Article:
Greenland is the only country in the world not connected within by roads or railways. To travel from one settlement to another has to involve helicopters, aeroplanes, boats, snowmobiles or dog teams.
Supply ships bringing goods from the outside world must have ice breaking capabilities. On the east coast (where Ittoqqortoormiit lies snug on the rocks) reaching us by boat is only possible in summer, a couple of weeks either side of August. But regardless of the month, trouble-free passage is never assured.
To reach Greenland by air is a two-pronged affair: all international flights arrive via Iceland or Copenhagen (Denmark) and to reach your final destination within Greenland will likely involve a short helicopter flight. The helicopter is also the only means of sending and bringing in mail to Ittoqqortoormiit.
From March until November Ittoqqortoormiit has two flights per week. In the winter months this goes down to one flight per week when the possibility of delays are fifty-fifty because of Greenland's infamous weather. Flight delays are intrinsic to living in the north. We hunker down and wait patiently.
The longest I’ve known Ittoqqortoormiit to be without flights due to bad weather was five weeks. That was either side of Christmas 2007, and has gone down as the worst Ittoqqortoormiit winter in living memory, when over 70 storm days dumped four metres of snow. Jingle bells were silenced. We were totally cut off. No mail. Nobody in. Nobody out. No medical evacuations were possible.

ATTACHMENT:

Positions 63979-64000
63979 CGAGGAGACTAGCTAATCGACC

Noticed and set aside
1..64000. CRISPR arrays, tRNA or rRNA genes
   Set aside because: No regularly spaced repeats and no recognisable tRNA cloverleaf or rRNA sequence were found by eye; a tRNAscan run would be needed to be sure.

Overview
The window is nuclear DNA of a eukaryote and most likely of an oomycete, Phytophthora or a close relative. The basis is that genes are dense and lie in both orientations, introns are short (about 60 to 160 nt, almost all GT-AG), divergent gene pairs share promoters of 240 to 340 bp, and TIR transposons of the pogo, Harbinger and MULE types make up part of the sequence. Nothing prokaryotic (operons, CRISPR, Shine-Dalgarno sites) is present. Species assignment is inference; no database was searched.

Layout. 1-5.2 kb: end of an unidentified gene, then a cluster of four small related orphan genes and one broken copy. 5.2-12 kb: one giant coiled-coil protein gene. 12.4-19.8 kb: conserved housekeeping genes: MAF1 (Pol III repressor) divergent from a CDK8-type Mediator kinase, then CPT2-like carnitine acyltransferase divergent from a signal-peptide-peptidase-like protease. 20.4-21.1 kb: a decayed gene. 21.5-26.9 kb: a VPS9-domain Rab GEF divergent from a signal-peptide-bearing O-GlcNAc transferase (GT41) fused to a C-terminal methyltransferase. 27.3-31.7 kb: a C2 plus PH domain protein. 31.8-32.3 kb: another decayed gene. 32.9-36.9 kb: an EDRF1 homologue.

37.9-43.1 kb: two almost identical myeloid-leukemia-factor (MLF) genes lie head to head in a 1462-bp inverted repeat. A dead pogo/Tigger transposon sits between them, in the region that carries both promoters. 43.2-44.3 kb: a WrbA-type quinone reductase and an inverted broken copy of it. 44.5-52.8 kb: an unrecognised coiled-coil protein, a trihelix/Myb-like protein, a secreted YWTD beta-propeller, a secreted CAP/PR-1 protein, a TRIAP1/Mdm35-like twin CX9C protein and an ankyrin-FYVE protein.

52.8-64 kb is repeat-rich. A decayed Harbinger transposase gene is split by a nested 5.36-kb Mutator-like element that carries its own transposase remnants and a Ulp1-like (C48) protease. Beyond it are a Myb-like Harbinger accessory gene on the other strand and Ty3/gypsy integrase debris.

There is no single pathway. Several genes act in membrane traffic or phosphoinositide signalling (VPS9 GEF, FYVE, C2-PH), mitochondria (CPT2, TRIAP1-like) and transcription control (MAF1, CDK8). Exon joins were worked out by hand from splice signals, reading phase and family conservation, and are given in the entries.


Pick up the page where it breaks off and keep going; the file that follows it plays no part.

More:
You may ask: with all these logistical hassles, why bother? Greenland is indescribably beautiful, the people are kind and we are home to about the longest dog sledding season in the world. It's worth it.
The helicopter landing site in Ittoqqortoormiit has seen much joy and sadness. The helicopter brings in loved ones for reunions and for funerals. It takes out families going away on holiday and residents requiring advanced medical care. Since expectant mothers must leave Ittoqqortoormiit to give birth, new arrivals are a wonderful occasion with entire extended families waving small Greenlandic flags to greet the incoming helicopter. Beyond the age of 15, Ittoqqortoormiit children who choose further education fly out to either west Greenland or Denmark. Some go further afield. Saying goodbye is hard.
The staff at the small airport and helicopter pilots that service Ittoqqortoormiit work hard under challenging conditions. And we rely on them.
For more information about Gary and his dogs go to www.garyrolfe.com